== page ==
Los Angeles briefs

Los Angeles briefs

Rendering of project at 8777 Washington, with Apple logo (Wikimedia Commons)
Rendering of project at 8777 Washington, with Apple logo (Wikimedia Commons)

Apple taking another bite out of Culver City

Apple has agreed to lease the entirety of Lincoln Property Company’s 128,000-square-foot building at 8777 Washington Boulevard in Culver City, The Real Deal has learned. Terms of the deal were not disclosed.

HBO was set to be the sole tenant leasing at the site, but those plans fell through.

Located on the corner of Washington and National boulevards just seven miles east of the Santa Monica Pier, the four-story complex will include office space as well as 4,500 square feet of ground-level retail. The project, which will replace the former Surfas Culinary District cooking supplies facility, is being led by a partnership between New York-based Clarion Partners and Lincoln Property, of Texas.

TRD previously reported that Apple was in talks to lease Hackman Capital Partners’ 85,000-square-foot campus at 5500 Jefferson Boulevard near Culver City. Sources familiar with the deal now say Apple will be taking over the space.

Combined, that amounts to some 213,000 square feet of office space in the neighborhood. Hackman also developed the headquarters of Beats by Dre — an Apple subsidiary — at 8600 Hayden Place in Culver City.

Trump policy could hurt LA housing market

The Trump administration’s decision to end a special status for citizens of El Salvador could have a significant impact on L.A.’s housing market, experts said.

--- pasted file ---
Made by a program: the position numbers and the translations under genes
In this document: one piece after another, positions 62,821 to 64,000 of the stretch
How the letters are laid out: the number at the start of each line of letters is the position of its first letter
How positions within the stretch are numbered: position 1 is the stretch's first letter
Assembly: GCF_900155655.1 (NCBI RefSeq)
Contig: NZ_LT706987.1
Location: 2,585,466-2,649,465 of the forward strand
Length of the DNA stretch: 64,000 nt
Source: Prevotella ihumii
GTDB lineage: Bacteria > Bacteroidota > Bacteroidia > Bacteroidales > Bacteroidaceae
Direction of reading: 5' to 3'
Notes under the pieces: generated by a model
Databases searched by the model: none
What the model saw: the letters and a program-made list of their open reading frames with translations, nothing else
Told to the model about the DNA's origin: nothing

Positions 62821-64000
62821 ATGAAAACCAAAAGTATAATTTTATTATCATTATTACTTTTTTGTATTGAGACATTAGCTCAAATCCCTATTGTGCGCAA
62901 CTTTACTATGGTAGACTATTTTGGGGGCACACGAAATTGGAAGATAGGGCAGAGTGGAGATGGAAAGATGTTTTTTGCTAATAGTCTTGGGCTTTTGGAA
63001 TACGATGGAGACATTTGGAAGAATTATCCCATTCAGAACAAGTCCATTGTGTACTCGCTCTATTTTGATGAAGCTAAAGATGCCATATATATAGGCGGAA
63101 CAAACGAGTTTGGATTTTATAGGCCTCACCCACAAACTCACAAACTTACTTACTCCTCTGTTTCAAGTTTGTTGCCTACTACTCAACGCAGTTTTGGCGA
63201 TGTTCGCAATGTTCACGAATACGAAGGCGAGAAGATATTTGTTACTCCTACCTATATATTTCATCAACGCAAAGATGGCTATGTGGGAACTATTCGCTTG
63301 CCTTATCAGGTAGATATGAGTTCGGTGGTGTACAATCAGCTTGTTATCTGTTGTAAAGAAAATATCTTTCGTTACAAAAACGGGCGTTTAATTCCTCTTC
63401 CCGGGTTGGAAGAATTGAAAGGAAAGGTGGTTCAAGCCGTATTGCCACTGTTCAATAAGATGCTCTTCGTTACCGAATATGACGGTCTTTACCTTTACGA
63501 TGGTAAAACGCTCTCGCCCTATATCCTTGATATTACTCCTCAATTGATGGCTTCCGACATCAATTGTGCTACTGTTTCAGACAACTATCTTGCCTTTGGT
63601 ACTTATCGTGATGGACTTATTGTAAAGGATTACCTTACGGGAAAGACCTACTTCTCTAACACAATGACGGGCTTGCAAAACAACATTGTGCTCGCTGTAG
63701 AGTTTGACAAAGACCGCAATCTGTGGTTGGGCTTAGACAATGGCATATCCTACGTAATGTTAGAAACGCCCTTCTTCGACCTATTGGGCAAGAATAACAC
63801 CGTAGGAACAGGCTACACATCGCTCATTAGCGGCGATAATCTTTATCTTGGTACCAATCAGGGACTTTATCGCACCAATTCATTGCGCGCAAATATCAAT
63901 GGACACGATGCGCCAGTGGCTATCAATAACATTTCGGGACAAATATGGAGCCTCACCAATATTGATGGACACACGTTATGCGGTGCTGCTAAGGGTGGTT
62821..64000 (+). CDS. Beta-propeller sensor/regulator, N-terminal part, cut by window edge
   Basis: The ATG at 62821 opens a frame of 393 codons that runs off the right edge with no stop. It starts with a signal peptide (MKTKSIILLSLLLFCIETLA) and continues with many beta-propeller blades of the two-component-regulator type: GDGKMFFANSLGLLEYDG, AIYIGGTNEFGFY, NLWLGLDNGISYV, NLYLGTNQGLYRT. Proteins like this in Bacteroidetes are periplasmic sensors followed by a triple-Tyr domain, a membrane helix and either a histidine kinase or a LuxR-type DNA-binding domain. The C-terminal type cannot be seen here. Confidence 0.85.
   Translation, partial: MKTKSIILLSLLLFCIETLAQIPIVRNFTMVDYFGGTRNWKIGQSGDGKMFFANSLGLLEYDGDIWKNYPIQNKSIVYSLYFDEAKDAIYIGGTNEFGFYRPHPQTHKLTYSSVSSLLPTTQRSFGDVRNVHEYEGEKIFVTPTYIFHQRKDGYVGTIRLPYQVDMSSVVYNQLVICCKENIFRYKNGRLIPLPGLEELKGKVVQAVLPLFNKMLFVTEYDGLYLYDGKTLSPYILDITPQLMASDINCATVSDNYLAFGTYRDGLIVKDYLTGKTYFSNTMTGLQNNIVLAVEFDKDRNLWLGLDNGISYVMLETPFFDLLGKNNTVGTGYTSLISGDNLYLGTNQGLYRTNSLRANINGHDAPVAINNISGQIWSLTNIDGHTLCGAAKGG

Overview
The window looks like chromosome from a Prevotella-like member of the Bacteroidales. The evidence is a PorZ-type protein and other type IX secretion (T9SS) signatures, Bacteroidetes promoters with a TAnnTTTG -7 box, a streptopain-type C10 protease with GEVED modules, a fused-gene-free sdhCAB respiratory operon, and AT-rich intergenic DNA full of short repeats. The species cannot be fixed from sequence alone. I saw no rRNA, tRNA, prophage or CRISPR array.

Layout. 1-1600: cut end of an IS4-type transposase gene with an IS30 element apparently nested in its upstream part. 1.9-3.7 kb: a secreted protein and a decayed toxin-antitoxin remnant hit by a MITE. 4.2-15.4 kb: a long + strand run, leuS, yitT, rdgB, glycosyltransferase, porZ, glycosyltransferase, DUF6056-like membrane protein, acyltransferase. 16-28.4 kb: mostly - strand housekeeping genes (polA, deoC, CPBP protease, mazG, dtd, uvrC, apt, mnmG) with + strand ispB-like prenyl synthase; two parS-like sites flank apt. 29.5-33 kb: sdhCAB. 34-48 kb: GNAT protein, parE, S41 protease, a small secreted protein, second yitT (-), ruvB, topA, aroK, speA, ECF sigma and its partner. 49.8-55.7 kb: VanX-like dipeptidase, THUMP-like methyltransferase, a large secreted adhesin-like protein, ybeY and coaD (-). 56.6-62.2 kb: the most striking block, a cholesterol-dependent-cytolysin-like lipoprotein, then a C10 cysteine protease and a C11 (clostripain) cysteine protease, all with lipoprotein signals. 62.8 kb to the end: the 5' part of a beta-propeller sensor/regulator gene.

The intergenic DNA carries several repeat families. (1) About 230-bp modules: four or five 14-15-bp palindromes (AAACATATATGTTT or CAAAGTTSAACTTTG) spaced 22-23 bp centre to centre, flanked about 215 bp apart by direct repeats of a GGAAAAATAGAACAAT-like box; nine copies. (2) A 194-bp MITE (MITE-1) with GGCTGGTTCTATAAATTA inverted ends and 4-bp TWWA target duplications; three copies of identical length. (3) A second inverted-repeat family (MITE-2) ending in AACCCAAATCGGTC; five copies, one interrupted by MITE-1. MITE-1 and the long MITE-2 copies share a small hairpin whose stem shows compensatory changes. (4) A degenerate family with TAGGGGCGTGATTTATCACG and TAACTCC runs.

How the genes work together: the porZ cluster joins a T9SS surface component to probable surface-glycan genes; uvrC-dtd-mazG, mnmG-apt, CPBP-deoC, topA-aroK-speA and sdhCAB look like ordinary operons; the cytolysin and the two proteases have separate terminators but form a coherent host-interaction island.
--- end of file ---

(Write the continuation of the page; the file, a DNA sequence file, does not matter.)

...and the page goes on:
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On Jan. 8, the administration ended the Temporary Protected Status (TPS) program for Salvadorans, a move that will require over 200,000 citizens of that country who have been living in the U.S. to leave by September 2019. That includes roughly 30,000 people living in L.A., according to a 2017 study by the Center for Migration Studies.

Many, particularly those in Pico-Union and its surrounding areas, live in rent-stabilized apartments. Generally, only L.A. buildings built before October 1978 have limits on how much rents can be raised. But when a rent-stabilized tenant voluntarily leaves, landlords can sometimes charge a new tenant market-rate rent. The displacement that ending TPS would cause could put a serious dent in the area’s rent-stabilized stock, according to Paavo Monkkonen, a professor of urban planning at UCLA’s Luskin School of Public Affairs.

“It would be terrible for the neighborhoods where they are working and living,” Monkkonen said. “If people are forced out, landlords would raise the rent to the next tenant, and it would be bad for affordability.”

Local developer pleads guilty to money laundering charges 

Downtown Los Angeles developer Morad “Ben” Neman pleaded guilty to federal charges while his Fashion District textile company admitted to laundering hundreds of thousands of dollars in purported drug money, authorities said on Dec. 22.

Neman, 57, owner of Neman Real Estate Investments, and his brother Hersel, 58, face up to 21 and 28 years in federal prison on tax fraud and money laundering charges, respectively. The two were using their textile company, Pacific Eurotex Corporation, to launder $370,000 from an undercover agent posing as a cash courier in 2013, according to the U.S. Immigration and Customs Enforcement agency. Ben Neman was busted shortly after shelling out $22 million in May 2014 to acquire the Downtown Car Wash at 811 West Olympic Boulevard, across from L.A. Live, with hopes of building a mixed-use high-rise featuring a hotel and long-term residential units, city filings records show.

In total, Neman Real Estate owns six commercial properties in L.A. with an estimated value of $81 million, according to RCA. In February, Ben listed his Wallace Neff-designed residence at 805 North Linden Drive in Beverly Hills for nearly $15 million. As of late December, he remained the owner of record of the 5,700-square-foot home.